Sunday, January 03, 2016

On the title "Arousing Faith of the Mahayana"

"The Treatise on Arousing Faith of the Great Vehicle" is most commonly known by D.T. Suzuki's rendering of the title as Discourse on The Awakening of Faith in the Mahayana .  Yoshito S. Hakeda's translation shortens the title to The Awakening of Faith.  The Sanskrit title is Mahayana-Sraddhotpada-Shastra, and the Chinese title is 大乘起信論 Dàshéng Qǐxìn Lùn. (WG: Ta-ch'eng ch'i-hsin lun).

In his essay “Wonhyo's Reliance on Huiyuan in his Exposition of the Two Hindrances,” A. Charles Muller writes in Note 8:  

In rendering the title of the Dasheng qixin lun as Awakening of Mahāyāna Faith, as opposed to Hakeda's "Awakening of Faith in Mahāyāna" I am following the position put forth by Sung Bae Park in Chapter Four of his book Buddhist Faith and Sudden Enlightenment. There he argues that the inner discourse of the text itself, along with the basic understanding of the meaning of mahāyāna in the East Asian Buddhist tradition does not work according to a Western theological "faith in..." subject-object construction, but according to an indigenous East Asian essence-function 體用 model. Thus, mahāyāna should not be interpreted as a noun-object, but as a modifier, which characterizes the type of faith.
Of course, Hakeda took his lead from D.T. Suzuki’s rendering of “The Awakening of Faith in the Mahayana,” but Hakeda himself seemed to be uncomfortable with the phrase “in the Mahayana,” and he shortened his English title to just “The Awakening of Faith” dropping off the problem of “faith in what?”   I agree with Park's argument that the frame of "faith in..." becomes problematic in reference to the Buddhist idea of vehicles as the vehicles or means of faith, not the aim or ends of faith. But there is nothing inherently wrong with the rendering "faith in the Mahayana" as long as we realize that it is faith in the vehicle, not faith in the Mahayana as a dogma of faith.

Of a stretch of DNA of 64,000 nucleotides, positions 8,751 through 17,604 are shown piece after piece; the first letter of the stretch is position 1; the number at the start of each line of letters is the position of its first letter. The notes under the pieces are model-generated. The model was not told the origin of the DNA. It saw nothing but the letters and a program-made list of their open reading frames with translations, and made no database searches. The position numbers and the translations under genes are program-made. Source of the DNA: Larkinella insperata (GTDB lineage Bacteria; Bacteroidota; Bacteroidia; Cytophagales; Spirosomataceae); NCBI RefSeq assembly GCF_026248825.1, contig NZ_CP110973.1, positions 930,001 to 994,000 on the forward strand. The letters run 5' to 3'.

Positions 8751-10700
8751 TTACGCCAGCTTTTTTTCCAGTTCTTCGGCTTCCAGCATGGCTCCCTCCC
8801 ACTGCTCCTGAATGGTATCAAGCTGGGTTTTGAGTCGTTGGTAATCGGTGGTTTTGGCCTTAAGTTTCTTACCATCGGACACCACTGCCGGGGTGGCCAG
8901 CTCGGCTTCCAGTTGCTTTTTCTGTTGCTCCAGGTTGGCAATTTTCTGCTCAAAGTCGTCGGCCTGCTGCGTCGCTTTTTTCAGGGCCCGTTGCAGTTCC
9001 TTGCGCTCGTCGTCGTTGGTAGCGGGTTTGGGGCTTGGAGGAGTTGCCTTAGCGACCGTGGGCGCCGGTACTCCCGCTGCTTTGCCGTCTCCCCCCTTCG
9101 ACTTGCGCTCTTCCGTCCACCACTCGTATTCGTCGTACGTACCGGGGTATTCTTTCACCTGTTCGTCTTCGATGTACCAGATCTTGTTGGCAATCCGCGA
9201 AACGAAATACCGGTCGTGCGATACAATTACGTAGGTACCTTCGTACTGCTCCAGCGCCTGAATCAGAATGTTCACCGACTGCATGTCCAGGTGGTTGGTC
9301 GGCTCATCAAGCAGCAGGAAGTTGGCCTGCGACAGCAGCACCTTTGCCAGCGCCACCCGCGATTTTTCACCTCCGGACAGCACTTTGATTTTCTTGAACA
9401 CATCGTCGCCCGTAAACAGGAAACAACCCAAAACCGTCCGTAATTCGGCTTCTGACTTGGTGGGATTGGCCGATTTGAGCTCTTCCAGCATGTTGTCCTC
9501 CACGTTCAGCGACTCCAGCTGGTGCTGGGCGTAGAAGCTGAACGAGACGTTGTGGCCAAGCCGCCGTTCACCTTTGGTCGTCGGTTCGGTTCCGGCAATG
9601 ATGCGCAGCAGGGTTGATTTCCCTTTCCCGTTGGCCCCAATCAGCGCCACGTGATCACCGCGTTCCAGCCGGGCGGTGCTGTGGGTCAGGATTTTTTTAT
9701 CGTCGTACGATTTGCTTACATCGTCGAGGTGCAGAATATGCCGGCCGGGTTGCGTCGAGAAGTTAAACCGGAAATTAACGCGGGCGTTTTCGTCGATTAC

Also, Park’s argument, via Muller, has some rationale for it based on taking the Chinese title 大乘起信論 as a reordered syntax of the Sanskrit Mahayana-Sraddhot-Pada-Shastra (mahāyānaśraddhotpādaśāstra).  But the Chinese title by Paramartha places “arousing” (I prefer using "arousing" to that of “awakening” which is actually another Sanskrit or Chinese word) between “Mahayana” 大乘 and “faith” , which means, when viewing the term “Mahayana” as a modifier, that the term Mahayana would be directly modifying the type of “arousal” not “faith.” By Park’s and Muller's logic of separating arousal and faith, the title would be “Faith of Mahayana Arousing” and not “Arousing of Mahayana Faith.”  

So the problem with the title comes from the divergence of the Sanskrit or Chinese syntax and ultimately how to read the Sanskrit. That is, the syntax of the Chinese title takes the Sanskrit as “Mahayana Sraddhotpada,” while Park’s view takes the Sanskrit as “Mahayanasraddhot Pada.”  My current preference is to agree with Park only in so far as the title does not refer to faith “in” Mahayana, but then to follow Paramartha’s Chinese rendering of “Mahayana Sraddhopada” to read Mahayana as modifying both the “arousing” as well as the “faith”, thus rendering it as “The Treatise on Mahayana’s Arousing Faith” or “The Treatise on Arousing Faith of the Great Vehicle.”  The treatise is not referring to an “Awakening of Mahayana Faith” (ala Park and Muller) any more than to “Awakening of Faith in the Mahayana,” (ala Suzuki and Hakeda); but refers to Mahayana’s method or way of arousing faith in the true suchness of mind. As the Treatise states, "it is the characteristic of the True Suchness of mind that exactly shows the essence of the Great Vehicle." (是心真如相即示摩訶衍體)   So the title could, if somewhat loosely, be translated with a modern ring as “Arousing Faith Mahayana Style.”


Related posts on Arousing Faith of the Great Vehicle: On the title; Part One; Part Two; Part Three; Part Four; Part Five.

[This post first posted 01/03/2016 Copyright (c) A. Gregory Wonderwheel 2016.]


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